Now let's start designing the form. First, insert a table on the page by clicking the Table menu and clicking Insert Table. You want three rows, two columns, and a border. Don't allow text to wrap. Figure 4 shows how the dialog box should look.

You Can Add Buttons that Don't Appear at Run-time
For this demonstration, you are going to put these controls on the form: two buttons, two button images, a text label and a checkbox. You'll notice in the finished product that at run time our ASP page displays only one of each type of control. Let's add the various objects into the table cells.

Tip:    Be careful to select the Design-Time versions of these objects, not the plain old HTML versions.

Drag and drop a button DTC into the top row of column one. Right-click the button and bring up the button's  property page. (Selecting an item to get at its properties can be tricky. Sometimes you need to click away from the object and then click on its border to make the selection or resize cursor appear.) Set the properties of this button as follows:

Name: ChangeButton
Caption: Make Changes
Visible: checked

Tip:    Give objects meaningful names as you create them. Later on, when you are manipulating the objects with the FormManager, you'll find it easier to recognize them. Otherwise, you might be stuck guessing which is Button1 and which is Button10.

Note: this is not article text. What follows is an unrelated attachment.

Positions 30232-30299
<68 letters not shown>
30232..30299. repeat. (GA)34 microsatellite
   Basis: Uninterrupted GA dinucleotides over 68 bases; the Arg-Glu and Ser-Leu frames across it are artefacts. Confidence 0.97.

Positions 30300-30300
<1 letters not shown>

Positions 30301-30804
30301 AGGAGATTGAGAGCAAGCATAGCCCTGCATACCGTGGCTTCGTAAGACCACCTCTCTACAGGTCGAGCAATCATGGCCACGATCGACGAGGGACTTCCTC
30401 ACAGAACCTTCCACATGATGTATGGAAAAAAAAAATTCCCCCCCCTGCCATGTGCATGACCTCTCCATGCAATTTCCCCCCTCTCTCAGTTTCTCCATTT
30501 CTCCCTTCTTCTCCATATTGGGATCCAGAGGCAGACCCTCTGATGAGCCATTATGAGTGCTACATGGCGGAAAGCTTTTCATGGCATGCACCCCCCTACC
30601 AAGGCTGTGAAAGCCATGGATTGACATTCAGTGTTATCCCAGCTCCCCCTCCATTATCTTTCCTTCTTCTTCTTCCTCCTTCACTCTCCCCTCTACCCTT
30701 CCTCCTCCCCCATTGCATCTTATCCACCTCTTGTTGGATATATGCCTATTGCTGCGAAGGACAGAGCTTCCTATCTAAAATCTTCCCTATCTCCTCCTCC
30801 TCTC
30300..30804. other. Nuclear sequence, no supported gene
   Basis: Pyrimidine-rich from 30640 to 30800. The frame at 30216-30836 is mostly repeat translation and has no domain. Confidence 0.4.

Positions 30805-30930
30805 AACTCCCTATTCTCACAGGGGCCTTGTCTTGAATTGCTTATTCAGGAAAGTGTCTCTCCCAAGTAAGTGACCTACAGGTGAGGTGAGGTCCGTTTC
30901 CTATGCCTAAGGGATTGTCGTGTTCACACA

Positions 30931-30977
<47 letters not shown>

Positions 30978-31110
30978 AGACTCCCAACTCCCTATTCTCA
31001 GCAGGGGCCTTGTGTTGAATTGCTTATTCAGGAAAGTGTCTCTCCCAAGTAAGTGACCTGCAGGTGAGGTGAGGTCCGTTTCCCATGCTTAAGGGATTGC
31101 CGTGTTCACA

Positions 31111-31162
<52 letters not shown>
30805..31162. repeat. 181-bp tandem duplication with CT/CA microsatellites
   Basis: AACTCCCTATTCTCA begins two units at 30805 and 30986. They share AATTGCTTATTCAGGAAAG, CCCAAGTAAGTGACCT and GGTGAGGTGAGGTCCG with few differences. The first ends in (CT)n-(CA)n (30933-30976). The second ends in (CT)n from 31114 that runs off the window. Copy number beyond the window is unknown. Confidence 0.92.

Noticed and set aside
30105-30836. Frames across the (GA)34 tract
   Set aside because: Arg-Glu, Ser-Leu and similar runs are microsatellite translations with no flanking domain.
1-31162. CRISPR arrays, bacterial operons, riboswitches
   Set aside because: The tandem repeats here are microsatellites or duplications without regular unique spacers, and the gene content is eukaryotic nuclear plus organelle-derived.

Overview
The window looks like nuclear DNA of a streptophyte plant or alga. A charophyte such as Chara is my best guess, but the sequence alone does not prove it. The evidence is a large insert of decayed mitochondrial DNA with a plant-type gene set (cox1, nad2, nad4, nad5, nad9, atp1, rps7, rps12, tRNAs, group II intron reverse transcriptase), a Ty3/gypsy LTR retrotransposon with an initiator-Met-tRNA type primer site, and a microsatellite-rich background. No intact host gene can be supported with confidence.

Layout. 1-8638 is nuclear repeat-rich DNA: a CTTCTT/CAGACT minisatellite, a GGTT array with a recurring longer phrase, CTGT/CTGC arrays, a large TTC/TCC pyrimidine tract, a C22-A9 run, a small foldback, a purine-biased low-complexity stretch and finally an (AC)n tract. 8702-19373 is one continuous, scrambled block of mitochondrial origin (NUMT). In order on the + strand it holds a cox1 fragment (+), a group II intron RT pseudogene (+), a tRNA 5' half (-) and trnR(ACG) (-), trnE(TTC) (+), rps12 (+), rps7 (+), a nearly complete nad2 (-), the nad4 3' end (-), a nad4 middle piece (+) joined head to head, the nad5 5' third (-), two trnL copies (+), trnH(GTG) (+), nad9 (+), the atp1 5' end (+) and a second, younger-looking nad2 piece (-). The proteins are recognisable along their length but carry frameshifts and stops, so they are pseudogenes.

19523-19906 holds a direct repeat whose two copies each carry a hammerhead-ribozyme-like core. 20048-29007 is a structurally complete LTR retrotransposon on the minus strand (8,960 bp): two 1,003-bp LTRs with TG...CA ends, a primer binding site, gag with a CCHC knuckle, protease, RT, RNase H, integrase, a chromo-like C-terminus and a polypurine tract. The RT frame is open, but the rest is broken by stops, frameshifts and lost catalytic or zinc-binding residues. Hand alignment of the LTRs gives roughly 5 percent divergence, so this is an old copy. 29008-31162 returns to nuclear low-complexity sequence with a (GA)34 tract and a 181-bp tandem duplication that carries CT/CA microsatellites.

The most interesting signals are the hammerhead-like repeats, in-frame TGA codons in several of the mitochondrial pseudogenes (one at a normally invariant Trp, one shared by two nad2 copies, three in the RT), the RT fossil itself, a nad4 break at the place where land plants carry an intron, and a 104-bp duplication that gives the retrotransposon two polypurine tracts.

Figure 5 shows how the property page should look once you've added the name and caption.

Add another button DTC to the same cell. When you start using the FormManager, you'll make sure that only one button appears on the form at run time. Here are the properties to set for the second button:

Name: UndoButton
Caption: Undo Changes
Visible: not checked

Figure 6 shows how the UndoButton's property page should look once you've added the name and caption.

The next two buttons will actually be buttons that are images. (The pictures are the flags of the two Canadian provinces in which I have lived.) Once again, only one image/button will appear on the screen at run time but we need to insert both at design-time. In the top row of the second column, drop a button. Set its properties as follows:

Name: OntImageButton
Image: images/ontario.gif
Alternate text: Ontario flag
Visible: checked

Figure 7 shows how the Ontario flag image button's property page should look.

Add the second image button with these properties:

Name: QuebecImageButton